- Starbucks agreed on Thursday to pay $176,000 in restitution to employees and provide better oversight to settle a multi-year investigation into a policy that made New York City employees find replacements to cover for them when they called out sick, according to Reuters.
- The coffee chain will set up a $150,000 restitution fund set up by a third-party claims administrator to cover current and former employees who worked in New York City Starbucks locations from Jan. 1, 2015 to Dec. 31, 2016, who were required to find a replacement. It will pay the remaining $26,000 to the Department of Consumer and Worker Protection to be distributed to 23 workers who were identified during the administration.
- The settlement also requires the coffee chain to post education posters about the city’s sick leave policy in all New York City stores, to provide plain language information on its sick leave policy to over 8,000 employees in the city and then follow up within six months describing its compliance to city regulators. This agreement will run for at least three years, but could be extended if the chain violates it.
Not long after New York City started to investigate Starbucks' sick leave policy, the company revised it nationwide, allowing employees to accrue one hour of sick leave for every 30 hours worked. That sick leave can also be used to care for a family member.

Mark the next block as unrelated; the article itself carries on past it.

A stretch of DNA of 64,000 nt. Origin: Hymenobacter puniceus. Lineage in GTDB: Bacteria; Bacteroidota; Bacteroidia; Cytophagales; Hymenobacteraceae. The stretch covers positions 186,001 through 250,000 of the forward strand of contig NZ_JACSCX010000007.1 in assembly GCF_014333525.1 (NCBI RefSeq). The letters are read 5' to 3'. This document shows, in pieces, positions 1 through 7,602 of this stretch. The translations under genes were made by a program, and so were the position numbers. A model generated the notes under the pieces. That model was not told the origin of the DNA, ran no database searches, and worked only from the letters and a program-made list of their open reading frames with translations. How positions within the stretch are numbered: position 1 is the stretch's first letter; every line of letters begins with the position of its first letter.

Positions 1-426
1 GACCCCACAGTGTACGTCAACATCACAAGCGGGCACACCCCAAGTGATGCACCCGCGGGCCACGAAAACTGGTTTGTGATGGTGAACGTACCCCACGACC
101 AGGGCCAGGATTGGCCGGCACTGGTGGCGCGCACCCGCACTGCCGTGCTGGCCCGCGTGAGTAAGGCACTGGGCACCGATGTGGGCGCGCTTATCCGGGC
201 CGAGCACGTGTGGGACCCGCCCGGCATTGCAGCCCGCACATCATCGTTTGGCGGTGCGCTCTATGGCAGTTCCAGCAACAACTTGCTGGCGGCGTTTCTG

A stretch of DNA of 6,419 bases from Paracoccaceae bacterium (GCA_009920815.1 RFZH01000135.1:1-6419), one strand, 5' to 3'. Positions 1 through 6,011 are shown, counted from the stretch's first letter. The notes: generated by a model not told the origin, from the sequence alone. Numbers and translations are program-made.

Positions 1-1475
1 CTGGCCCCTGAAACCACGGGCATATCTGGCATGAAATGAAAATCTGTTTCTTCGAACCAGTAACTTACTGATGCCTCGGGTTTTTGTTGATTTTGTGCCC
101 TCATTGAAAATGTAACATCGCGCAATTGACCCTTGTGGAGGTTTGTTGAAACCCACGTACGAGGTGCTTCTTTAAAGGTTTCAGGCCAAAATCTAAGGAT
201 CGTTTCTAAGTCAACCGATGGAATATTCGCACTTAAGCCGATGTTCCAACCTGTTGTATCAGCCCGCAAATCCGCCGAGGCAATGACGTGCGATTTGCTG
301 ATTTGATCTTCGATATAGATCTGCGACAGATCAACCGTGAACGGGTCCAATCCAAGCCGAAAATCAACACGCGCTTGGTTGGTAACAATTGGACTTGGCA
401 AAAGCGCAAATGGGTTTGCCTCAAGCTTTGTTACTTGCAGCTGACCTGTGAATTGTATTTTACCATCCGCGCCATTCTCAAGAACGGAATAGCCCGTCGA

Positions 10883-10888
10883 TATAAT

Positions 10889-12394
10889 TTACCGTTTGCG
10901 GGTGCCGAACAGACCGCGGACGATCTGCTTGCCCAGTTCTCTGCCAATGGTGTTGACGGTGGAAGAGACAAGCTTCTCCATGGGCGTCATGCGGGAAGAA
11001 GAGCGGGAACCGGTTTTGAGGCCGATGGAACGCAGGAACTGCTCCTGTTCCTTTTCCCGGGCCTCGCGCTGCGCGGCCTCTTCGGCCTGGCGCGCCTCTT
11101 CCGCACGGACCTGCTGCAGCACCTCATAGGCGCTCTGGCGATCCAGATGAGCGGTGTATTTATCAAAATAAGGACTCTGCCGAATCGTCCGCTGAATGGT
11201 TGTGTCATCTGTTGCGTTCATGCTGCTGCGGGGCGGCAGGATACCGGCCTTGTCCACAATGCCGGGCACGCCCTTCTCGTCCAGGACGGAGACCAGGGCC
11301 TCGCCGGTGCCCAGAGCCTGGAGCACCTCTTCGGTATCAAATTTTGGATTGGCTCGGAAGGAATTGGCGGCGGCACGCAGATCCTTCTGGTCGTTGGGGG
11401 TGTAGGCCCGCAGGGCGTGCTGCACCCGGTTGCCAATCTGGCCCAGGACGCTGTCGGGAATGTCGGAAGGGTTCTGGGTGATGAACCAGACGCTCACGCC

While the settlement amount is likely a drop in the bucket for Starbucks, which had sales of over $19 billion in 2018, the fact that it changed its sick leave policy soon after New York City’s original probe reveals the impact that regulatory oversight can have on restaurant chains.
New York City, in general, has been particularly labor-friendly, and began investigating allegations of claims that Chipotle violated the city’s Fair Workweek Law by not providing schedules at least two weeks in advance, adding that the fast casual chain also violated the city’s sick leave law by offering an inconsistent and confusing policy.
The Starbucks case originally stemmed from accusations that the chain violated the city's Earned Safe and Sick Time Act from April 2014 to February 2016 because it required employees to find someone to replace them before calling out sick, or face disciplinary action such as termination, according to Reuters. The city law requires employers with five or more employees working over 80 hours each calendar year to provide paid safe and sick leave.
Starbucks has been rethinking its employee benefits lately as well, enhancing its mental health benefits to offer six free visits to a mental health provider through its employee assistance program and adding surrogacy and intrauterine insemination reimbursement for procedures not covered by insurance to its Family Expansion Reimbursement program. Offering benefits like these and showing accountability when the company violates labor laws will be key to improving labor retention during a time when QSRs are facing an ongoing labor shortage.